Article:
Physicians avoid alternatives for several reasons: They receive little if any exposure to them during their extensive education, no encouragement from their conservative professional culture, and no business incentive in their practices. If these influences weren’t enough, there may be serious hazards facing doctors who try alternatives. It exposes them to malpractice lawsuits when, inevitably, a patient is unsatisfied with an outcome.  Worse, they risk being disciplined by local medical societies and boards for using unconventional treatments, and in extreme cases, may even be censored, lose their license or face criminal charges, lodged by the FDA or others. Practitioners of safe alternatives have sometimes suffered these dire consequences. So for physicians there may be a high practical price to be paid for trying alternative therapies which, if they simply avoid, they cannot be faulted. We have met doctors who acknowledge being intrigued by the prospect of trying alternatives, but deterred by possible practical consequences.  It’s hard to fault them. It seems a truism, but even the best-trained, most skilled, and well-intentioned professionals in the world often suffer a kind of tunnel vision, sticking to familiar, well-trod paths that pioneers once blazed.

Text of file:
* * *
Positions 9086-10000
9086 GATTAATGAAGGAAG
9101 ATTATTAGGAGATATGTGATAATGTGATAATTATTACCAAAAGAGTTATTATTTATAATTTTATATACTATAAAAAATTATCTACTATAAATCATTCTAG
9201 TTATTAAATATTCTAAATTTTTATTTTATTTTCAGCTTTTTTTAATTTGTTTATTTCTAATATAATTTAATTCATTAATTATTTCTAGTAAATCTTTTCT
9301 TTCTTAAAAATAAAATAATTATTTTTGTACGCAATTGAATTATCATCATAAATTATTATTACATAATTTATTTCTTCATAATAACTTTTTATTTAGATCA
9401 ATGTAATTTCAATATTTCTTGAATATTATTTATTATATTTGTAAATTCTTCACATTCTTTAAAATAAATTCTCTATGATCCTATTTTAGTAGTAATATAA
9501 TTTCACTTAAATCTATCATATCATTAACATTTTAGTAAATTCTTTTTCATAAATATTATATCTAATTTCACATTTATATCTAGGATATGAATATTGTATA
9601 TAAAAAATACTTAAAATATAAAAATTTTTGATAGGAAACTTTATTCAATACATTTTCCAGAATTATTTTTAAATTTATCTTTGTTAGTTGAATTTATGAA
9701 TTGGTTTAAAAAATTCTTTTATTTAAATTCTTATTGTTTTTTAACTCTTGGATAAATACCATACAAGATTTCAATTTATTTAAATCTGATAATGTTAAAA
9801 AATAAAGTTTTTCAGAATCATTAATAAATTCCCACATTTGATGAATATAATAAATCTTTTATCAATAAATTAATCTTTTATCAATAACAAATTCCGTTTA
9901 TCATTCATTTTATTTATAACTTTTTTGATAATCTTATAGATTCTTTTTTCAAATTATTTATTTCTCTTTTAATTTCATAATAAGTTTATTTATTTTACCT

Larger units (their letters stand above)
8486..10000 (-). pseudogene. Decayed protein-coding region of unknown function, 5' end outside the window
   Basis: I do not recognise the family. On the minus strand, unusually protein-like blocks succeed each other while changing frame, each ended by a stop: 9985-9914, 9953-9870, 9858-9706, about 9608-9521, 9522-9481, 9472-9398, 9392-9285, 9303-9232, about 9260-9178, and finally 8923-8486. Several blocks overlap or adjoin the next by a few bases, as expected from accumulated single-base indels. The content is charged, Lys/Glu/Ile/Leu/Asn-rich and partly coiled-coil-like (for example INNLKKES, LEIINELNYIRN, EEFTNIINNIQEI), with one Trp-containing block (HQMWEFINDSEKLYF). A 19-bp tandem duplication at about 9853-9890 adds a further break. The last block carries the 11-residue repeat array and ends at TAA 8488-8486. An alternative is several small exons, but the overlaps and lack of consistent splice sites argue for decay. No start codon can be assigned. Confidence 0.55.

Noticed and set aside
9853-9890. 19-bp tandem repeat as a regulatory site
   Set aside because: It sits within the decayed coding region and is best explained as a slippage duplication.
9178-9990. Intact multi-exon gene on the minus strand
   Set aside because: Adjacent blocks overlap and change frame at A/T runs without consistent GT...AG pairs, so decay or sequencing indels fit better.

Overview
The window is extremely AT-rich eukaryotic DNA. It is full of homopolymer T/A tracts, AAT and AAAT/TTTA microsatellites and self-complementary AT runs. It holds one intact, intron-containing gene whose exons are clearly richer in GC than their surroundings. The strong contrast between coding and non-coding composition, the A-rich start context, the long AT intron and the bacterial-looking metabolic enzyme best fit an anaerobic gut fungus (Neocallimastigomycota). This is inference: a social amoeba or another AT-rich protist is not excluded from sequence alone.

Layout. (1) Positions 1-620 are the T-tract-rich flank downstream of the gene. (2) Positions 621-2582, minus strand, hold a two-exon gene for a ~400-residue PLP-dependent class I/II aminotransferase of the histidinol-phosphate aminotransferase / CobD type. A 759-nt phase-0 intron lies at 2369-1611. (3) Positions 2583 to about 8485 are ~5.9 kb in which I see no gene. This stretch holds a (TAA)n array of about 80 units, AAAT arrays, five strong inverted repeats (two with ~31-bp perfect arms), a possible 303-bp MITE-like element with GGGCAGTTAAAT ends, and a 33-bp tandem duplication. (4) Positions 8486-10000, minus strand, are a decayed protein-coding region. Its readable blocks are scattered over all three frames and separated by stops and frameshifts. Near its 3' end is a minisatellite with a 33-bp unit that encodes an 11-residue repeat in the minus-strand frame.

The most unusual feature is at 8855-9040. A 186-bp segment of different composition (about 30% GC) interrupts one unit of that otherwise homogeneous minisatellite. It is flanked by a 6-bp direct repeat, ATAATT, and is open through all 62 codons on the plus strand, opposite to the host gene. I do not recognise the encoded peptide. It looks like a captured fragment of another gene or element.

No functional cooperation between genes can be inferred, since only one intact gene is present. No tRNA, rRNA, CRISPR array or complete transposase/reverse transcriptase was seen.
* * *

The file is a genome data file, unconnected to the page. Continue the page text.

In his groundbreaking book When Brains Collide, Dr. Michael Lewis, Col. US Army (Ret.), rejoices that soldiers wounded in combat can be kept alive even after suffering devastating TBIs, thanks to dramatic improvements in emergency medicine and surgery. But since treatments for chronic brain injuries have not kept pace, he laments that afterwards often one can do little more than warehouse them in nursing homes. That is our starting place. Conventional medicine only takes survivors of severe brain injury so far, often ending at the nursing home door, or heavily medicated at home, facing long empty hours, and overwhelming family resources.